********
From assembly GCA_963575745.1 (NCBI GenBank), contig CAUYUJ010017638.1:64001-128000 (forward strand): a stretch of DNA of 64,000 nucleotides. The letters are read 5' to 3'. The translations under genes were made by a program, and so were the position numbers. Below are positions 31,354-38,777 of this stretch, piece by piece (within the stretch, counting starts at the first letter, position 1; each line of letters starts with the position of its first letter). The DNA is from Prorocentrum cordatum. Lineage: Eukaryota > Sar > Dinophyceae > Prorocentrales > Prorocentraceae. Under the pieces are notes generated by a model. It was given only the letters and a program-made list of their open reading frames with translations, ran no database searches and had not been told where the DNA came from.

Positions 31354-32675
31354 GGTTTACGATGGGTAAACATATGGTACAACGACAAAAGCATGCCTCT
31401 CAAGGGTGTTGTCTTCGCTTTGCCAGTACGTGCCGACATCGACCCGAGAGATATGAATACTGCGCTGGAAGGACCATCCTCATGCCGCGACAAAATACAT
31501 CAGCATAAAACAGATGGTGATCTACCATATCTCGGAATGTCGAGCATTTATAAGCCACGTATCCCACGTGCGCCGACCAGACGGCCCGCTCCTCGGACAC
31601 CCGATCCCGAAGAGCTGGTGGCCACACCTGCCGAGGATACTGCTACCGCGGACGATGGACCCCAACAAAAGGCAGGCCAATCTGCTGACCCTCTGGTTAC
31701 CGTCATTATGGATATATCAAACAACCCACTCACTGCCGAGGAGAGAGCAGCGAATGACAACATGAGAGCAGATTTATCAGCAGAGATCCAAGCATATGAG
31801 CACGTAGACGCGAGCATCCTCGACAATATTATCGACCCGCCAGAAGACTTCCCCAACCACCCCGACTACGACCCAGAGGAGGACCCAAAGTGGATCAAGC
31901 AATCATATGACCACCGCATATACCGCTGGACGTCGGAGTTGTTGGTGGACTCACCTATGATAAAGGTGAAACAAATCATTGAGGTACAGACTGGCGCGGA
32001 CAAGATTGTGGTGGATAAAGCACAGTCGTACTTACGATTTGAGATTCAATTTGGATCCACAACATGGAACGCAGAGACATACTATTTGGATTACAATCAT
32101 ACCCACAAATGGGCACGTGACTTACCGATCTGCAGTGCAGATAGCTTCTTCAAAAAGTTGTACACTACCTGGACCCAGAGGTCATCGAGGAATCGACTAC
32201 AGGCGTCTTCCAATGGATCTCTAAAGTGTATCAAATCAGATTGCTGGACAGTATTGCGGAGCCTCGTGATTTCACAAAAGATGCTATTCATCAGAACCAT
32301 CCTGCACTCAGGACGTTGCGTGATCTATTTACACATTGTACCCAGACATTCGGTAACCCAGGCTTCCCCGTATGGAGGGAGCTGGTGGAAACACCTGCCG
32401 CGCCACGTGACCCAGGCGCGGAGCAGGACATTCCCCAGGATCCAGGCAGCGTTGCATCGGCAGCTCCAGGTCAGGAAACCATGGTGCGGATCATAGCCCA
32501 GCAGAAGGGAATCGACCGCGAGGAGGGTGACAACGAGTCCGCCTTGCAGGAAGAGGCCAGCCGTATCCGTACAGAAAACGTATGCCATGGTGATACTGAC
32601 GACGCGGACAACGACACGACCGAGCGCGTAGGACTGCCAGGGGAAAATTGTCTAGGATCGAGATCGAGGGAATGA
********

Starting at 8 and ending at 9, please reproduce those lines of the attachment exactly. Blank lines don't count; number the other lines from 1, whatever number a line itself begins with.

31801 CACGTAGACGCGAGCATCCTCGACAATATTATCGACCCGCCAGAAGACTTCCCCAACCACCCCGACTACGACCCAGAGGAGGACCCAAAGTGGATCAAGC
31901 AATCATATGACCACCGCATATACCGCTGGACGTCGGAGTTGTTGGTGGACTCACCTATGATAAAGGTGAAACAAATCATTGAGGTACAGACTGGCGCGGA